Richard Childress Racing has three drivers who qualified for the new XFINITY Series Chase, and after the first race of the postseason, all three drivers find themselves in a different position.
Brendan Gaughan got out of Kentucky the best, finishing sixth and leaving the Bluegrass State with a nine-point cushion over the Chase cut line. A nine-point gap means that one bad race could still derail Gaughan’s championship hopes, but right now, he is good enough to be third place in the overall points standings.
Meanwhile, Ty Dillon and Brandon Jones are in much tougher positions. Jones was the first Chaser to encounter major trouble last weekend after getting tangled up with Justin Marks. Though Dillon ran a strong race, leading 47 of 200 laps, a late-race crash with fellow Chaser Erik Jones sent Dillon to the garage. The result is that Dillon and Brandon Jones are currently last in the Chase standings, 15 points behind Blake Koch, who holds the last transfer spot.
Dillon and Jones drive for the same team and are the same number of points below the Chase cutoff. Does that mean that they will have the same strategy over the next two weeks? Not necessarily. Although Dillon has not won in 2016, he has shown top-5 speed from time to time. He has seven such finishes this year, and Kentucky could have easily been an eighth. Dillon might be in the hole now, but fans have some evidence to suggest that he has the capability to run well enough to reach a transfer spot.
With Jones, however, the evidence regarding whether or not he can make up enough points to get above the Chase cut line tells a different story. Jones has been able to accumulate decent finishes throughout 2016. Coming into the Chase, he had 11 top-10 finishes, yet none of those top 5s. If Jones is going to advance out of the Round of 12, he will need a win or at the very least finishes good enough to gain points on his competitors. The problem is that the No. 33 team does not appear to be capable of performing at that level. Jones might have to use a go for broke-type strategy to advance, which would be very different than Dillon’s approach.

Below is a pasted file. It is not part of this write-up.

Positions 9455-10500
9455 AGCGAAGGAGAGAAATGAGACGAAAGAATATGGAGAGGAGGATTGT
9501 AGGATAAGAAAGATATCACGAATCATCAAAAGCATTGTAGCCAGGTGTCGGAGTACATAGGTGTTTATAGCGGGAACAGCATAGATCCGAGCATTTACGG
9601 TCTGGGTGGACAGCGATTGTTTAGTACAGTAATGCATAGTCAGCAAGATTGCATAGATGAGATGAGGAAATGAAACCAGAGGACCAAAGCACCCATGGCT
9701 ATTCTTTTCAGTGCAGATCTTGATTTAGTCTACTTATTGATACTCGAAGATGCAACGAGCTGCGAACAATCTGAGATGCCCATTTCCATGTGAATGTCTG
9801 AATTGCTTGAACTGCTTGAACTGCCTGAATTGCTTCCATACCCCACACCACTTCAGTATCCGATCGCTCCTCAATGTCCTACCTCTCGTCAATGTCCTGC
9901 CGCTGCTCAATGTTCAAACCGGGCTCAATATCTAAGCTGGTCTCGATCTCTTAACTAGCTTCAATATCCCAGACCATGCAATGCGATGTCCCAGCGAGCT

So what is RCR to do? For the next two weeks, the team is going to have a split agenda. Gaughan will be trying to protect his points position, Dillon will try to claw his way back into a transfer spot, and Jones might wind up racing with a win or bust mentality. Multi-car teams tend to function best when everybody goes into a race weekend with the same mindset. But after Kentucky, that will not be possible for RCR.
Moreover, there is probably going to be a good deal of intra-team competition within RCR. Dillon’s plans for next season remain unclear, but he seems to be getting closer to a full-time Sprint Cup Series ride. The 2016 season could be his last chance to win an XFINITY championship, and the pressure will be on Dillon to avoid an early exit from the Chase. Should he advance at the expense of one of his teammates, it would be difficult for RCR as a whole. Most fans probably expected the organization to put two or all three drivers in the Round of 8. Dillon, however, has to look out for himself first, even if his future is with RCR.
Gaughan, meanwhile, will apparently return to the team in 2017, despite reports from earlier in the year that he was considering retirement after this season. If the Chase standings stay the same as they are now through the end of the Round of 12, losing Dillon and Jones would be a huge blow to RCR’s championship hopes. That said, the elimination of both of his teammates could be a great thing for Gaughan. If the Las Vegas native winds up as the last Childress driver standing at the end of the first round, the No. 62 team will be able to play with house money. All of RCR’s energy will get funneled into winning a championship with Gaughan, who has not had a great opportunity to win a title since his Truck Series days.
Either way, RCR will be interesting to watch during the next few races. Will one of its drivers wind up being the beneficiary of the others’ misfortune? Or can the team maintain a united front and get all of its drivers to the Round of 8?
About the author
Bryan began writing for Frontstretch in 2016. He has penned Up to Speed for the past six years. A lifelong fan of racing, Bryan is a published author and aspiring motorsports historian. He is a native of Columbus, Ohio and currently resides in Southern Kentucky.
A daily email update (Monday through Friday) providing racing news, commentary, features, and information from Frontstretch.com
We hate spam. Your email address will not be sold or shared with anyone else.